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About University of Galway
About University of Galway
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Colleges & Schools
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1. Do I have to do an Access course to get into University of Galway as a full-time student?
This will depend on your individual circumstances, including your age, your educational history, and the course(s) for which you are applying. Mature students and those with a Leaving Certificate (or equivalent) can apply directly to University of Galway and other higher education institutions through the CAO before February 1st each year. Some degree courses have specific entry requirements; if you do not meet these, it may be possible for you to enter via the Access route.
2. Do I have to have a Leaving Certificate or any other qualifications to apply to the Access course?
This partly depends on whether you are applying to the mature students’ course or the school leavers’ course (see Q6 below). If you are applying to the mature students’ Access programme, no specific qualifications are required. If you are applying to the school leavers’ Access programme it is preferable, but not essential, that you hold aLeaving Certificate/Leaving Certificate Applied, with two C3 grades on higher-level papers and four D3 grades on ordinary or higher-level papers. Any other qualifications held – e.g. FETAC – will usually support your application, regardless of which programme you are applying for.
3. Should I apply to the Access course as a mature student or as a school leaver?
Mature Access Aplicant: aged 23 or over on January 1 of year of application to a degree programme
School Leaver Applicant: aged 22 or under on January 1 of year of application to a degree programme
Please do take care to apply to the correct course as the application forms and procedures are different for these two categories of student.
4. How many places are available?
There are a total of 80 places available on the Access courses for mature students and school leavers in University of Galway. There are a further 40 places available in Sligo, 30 places available in Tuam and 20 places in Connemara. Unfortunately there is a lot of demand for these places so we cannot offer places to everyone who applies.
5. How much does it cost to do an Access course?
At the moment, the costs of the courses are borne by University of Galway, contingent upon funding. This means that Access courses are free.
However, there is a cost to complete the part-time Diploma in Foundation Studies (Business), and the part-time Diploma in Foundation Studies (Science, Technology and Engineering). If employed, the cost for the year is €380; if unemployed, the cost is €60.
6. Will there be any financial support available to me if I do an Access course?
Unfortunately there are no specific financial supports available to Access students. Applicants considering commencing an Access course should enquire with the Department of Social Protection to find out if they might be entitled to any payments while attending the course.
7. Will there be financial support available to me if I go on to college?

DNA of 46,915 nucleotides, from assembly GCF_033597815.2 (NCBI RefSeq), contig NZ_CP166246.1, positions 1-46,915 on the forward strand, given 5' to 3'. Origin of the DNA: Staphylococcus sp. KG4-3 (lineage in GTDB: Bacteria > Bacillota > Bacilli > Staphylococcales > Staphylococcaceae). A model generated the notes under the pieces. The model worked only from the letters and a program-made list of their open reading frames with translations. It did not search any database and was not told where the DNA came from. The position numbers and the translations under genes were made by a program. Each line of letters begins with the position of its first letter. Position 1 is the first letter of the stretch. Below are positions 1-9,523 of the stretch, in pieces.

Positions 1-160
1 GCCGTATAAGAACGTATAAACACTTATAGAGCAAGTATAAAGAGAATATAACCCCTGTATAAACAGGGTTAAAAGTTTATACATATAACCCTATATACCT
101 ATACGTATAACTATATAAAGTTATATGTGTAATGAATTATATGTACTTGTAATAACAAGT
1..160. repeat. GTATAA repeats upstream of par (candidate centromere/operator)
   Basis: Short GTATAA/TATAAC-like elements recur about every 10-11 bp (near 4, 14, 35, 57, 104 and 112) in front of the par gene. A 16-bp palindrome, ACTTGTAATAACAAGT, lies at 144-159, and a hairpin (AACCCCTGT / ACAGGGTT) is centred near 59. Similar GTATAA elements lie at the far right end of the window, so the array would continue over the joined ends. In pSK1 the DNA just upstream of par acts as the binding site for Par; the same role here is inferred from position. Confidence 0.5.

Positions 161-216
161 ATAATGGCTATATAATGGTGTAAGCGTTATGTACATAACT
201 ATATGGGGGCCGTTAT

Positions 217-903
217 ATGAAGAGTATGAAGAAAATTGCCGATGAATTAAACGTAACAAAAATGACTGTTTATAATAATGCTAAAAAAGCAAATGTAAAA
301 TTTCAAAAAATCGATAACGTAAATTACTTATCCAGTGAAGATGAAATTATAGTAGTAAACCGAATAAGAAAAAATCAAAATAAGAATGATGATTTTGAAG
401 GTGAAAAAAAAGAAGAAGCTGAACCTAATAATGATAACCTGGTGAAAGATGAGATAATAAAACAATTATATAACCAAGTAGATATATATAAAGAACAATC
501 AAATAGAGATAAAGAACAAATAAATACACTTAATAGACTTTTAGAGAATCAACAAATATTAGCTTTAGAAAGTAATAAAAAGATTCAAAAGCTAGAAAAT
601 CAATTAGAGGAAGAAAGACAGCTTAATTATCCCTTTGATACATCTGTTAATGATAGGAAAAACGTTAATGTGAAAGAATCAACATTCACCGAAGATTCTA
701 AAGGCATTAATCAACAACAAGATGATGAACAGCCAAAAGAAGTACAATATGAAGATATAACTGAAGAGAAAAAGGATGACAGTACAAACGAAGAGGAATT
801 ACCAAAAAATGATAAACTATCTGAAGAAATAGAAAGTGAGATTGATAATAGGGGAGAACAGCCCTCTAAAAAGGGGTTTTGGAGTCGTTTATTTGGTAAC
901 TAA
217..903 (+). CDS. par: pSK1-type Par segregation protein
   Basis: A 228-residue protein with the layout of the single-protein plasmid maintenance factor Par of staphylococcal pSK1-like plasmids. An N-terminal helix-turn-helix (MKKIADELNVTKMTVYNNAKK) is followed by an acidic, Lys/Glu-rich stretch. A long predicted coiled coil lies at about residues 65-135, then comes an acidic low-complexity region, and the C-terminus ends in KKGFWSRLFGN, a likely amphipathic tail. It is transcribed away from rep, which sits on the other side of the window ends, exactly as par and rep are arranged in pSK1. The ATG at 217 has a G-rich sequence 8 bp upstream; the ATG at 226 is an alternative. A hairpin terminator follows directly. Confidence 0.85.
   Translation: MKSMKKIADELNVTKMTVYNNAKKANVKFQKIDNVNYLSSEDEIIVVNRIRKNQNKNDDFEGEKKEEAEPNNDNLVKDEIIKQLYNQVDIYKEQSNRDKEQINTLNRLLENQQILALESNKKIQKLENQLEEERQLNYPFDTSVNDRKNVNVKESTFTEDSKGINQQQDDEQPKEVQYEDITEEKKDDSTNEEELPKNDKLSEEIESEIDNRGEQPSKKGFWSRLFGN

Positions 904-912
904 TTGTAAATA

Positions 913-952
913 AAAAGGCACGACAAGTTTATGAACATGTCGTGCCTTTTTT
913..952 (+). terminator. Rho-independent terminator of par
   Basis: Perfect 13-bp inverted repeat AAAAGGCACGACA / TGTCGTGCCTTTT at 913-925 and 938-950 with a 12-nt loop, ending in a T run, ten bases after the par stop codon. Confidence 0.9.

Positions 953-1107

Depending on your circumstances, there may be financial support available to you as a full-time student in third-level education. Sources of support include the student grant scheme and the Back to Education Allowance. Further information is available from:
Full-time undergraduate students at University of Galway who experience financial difficulty may also apply to the University’s Financial Aid Fund for assistance. The amount that you receive from this Fund, if any, will depend on a number of factors, including the numbers applying, the amount available in the Fund, and your personal circumstances.
8. I am completing an application for an Access course. What is a P21 and where can I get one?
A P21 is an overview of a person’s income/earnings in a given calendar (tax) year. The Access Office requires a copy of your P21 for the previous calendar (tax) year as part of your application. You can request your P21 from your local Revenue Office. More information is available from Revenue.
9. I am completing an application for an Access course. What is a Notice of Assessment and where can I get this?
If you, your spouse, or your parent(s)/guardian(s) are self-employed, Revenue will issue a Notice of Assessment once they have received your/your spouse’s/your parent(s)’/guardian(s)’ tax return. This document confirms your tax position for the relevant calendar (tax) year. More information is available from Revenue.
10. I am completing an application for an Access course. What is a Copy of Accounts and where can I get this?
If you, your spouse, or your parent(s)/guardian(s) are self-employed, there is an obligation to make an annual return to the Companies Registration Office (CRO) every year. In most cases, financial statements (or accounts) must be annexed to the annual return. You should submit a copy of these accounts for each business and for the relevant year with your application, if applicable. More information is available from the Companies Registration Office.
11. I am completing an application for an Access course. What is Form RP50 and where can I get this?
If you, your spouse, or your parent(s)/guardian(s) have been made redundant, in most cases the claim for a redundancy payment (lump sum) is made by completing and submitting Form RP50 online. Once the claim has been submitted, a copy should be printed and signed by both employer and employee. Further information is available from the Department of Social Protection.